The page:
The Welsh education system is engaging in a wide-ranging series of reforms and, as part of these reforms, is moving towards an accountability system that aims to work collaboratively with teachers and school leaders in a self-improving system. The aspiration is to move away from accountability structures that are built around high-stakes performative measures. Reform in this area implies change at procedural and cultural levels, and this article presents a research project that explores teacher, school leader and challenge adviser perspectives on accountability, through the lens of narrative inquiry, to identify ways in which accountability is currently constructed and understood. Findings indicate that teachers develop narratives that are focused upon anxiety over impact, whilst leaders focus on critiquing modes of measurement, and that accountability therefore is problematised in differing ways by different cohorts of professionals. Furthermore, the leaders’ narratives explore an unresolved tension between the desire for an accountability system which is nuanced and detailed, and the desire for an accountability system which is also clear and unambiguous. It is argued that successful reform will have to engage explicitly with these different ways of understanding accountability if it is to be successfully co-constructed with the profession in the current context.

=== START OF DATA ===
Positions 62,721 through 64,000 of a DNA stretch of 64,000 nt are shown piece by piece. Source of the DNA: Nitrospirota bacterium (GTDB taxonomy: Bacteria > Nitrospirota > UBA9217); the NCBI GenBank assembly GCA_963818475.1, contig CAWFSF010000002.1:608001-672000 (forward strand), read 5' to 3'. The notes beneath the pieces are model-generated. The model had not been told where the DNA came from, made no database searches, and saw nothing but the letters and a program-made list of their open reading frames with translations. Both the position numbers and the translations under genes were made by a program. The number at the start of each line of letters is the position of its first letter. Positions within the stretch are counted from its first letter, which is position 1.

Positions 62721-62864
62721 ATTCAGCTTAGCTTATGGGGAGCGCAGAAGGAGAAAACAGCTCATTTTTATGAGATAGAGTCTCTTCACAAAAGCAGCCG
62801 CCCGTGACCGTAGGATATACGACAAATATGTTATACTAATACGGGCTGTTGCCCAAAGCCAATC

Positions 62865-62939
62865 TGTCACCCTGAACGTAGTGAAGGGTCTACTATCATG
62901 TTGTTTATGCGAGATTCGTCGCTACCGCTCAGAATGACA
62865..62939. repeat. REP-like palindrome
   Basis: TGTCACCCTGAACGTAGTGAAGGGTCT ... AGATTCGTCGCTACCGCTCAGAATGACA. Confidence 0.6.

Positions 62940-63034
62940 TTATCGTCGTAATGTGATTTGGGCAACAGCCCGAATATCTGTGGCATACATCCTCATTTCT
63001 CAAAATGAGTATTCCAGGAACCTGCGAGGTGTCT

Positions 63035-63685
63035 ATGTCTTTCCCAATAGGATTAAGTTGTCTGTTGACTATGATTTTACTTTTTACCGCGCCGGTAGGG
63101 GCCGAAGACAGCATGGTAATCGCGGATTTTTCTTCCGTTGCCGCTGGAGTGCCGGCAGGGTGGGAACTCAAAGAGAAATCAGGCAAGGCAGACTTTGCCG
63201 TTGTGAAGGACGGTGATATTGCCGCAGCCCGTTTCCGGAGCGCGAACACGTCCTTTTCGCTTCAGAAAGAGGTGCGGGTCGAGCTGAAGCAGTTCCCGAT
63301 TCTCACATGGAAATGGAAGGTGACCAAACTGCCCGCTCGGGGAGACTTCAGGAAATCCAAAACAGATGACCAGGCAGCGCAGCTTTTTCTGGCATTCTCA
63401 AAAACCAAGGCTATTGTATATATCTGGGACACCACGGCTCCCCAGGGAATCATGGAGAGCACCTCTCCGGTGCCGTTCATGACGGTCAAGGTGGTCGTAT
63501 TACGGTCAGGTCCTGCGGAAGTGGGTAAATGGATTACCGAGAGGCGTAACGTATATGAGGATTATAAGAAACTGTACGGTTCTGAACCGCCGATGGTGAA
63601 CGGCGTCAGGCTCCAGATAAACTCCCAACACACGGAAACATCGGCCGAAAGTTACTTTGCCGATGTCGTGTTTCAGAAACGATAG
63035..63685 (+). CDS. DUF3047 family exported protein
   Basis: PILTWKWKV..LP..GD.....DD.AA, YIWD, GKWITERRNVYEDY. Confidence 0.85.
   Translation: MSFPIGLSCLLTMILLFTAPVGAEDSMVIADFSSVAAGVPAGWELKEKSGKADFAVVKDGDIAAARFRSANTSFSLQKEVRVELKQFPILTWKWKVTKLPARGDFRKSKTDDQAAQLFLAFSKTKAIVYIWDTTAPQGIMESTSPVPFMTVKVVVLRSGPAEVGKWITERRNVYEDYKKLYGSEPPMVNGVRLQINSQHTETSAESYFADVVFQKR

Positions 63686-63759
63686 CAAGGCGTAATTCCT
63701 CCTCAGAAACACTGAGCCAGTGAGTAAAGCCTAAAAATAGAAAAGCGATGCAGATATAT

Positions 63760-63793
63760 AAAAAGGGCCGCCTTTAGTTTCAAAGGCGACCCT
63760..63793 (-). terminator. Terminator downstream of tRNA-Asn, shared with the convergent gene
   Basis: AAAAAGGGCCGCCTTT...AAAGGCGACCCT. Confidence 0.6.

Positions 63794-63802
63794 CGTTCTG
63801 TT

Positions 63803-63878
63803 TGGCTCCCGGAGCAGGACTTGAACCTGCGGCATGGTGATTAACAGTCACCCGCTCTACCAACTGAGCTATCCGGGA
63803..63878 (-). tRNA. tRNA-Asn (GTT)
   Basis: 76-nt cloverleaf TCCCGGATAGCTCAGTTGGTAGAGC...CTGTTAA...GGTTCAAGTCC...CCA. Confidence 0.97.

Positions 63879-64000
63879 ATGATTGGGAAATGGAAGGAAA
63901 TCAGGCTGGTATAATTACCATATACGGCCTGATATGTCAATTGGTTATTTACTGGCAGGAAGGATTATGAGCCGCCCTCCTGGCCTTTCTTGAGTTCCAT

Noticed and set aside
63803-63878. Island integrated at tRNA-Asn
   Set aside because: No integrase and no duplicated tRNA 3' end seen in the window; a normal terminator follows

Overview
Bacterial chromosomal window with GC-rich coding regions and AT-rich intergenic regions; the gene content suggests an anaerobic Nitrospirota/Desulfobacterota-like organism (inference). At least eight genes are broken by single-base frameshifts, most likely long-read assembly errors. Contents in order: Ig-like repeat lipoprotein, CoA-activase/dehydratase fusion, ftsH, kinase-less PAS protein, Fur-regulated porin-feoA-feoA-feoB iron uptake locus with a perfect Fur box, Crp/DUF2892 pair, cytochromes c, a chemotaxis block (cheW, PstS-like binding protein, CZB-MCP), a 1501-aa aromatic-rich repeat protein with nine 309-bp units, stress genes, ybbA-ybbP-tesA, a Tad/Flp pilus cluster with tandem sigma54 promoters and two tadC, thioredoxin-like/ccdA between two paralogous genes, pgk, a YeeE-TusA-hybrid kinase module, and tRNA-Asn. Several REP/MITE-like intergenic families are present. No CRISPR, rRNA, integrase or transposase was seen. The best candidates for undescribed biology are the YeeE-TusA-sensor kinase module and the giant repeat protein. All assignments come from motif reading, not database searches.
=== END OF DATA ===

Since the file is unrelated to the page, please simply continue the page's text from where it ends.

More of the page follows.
|Number of pages||18|
|Journal||School Leadership and Management|
|Early online date||21 Jun 2021|
|Publication status||Published - 21 Jun 2021|
- education reform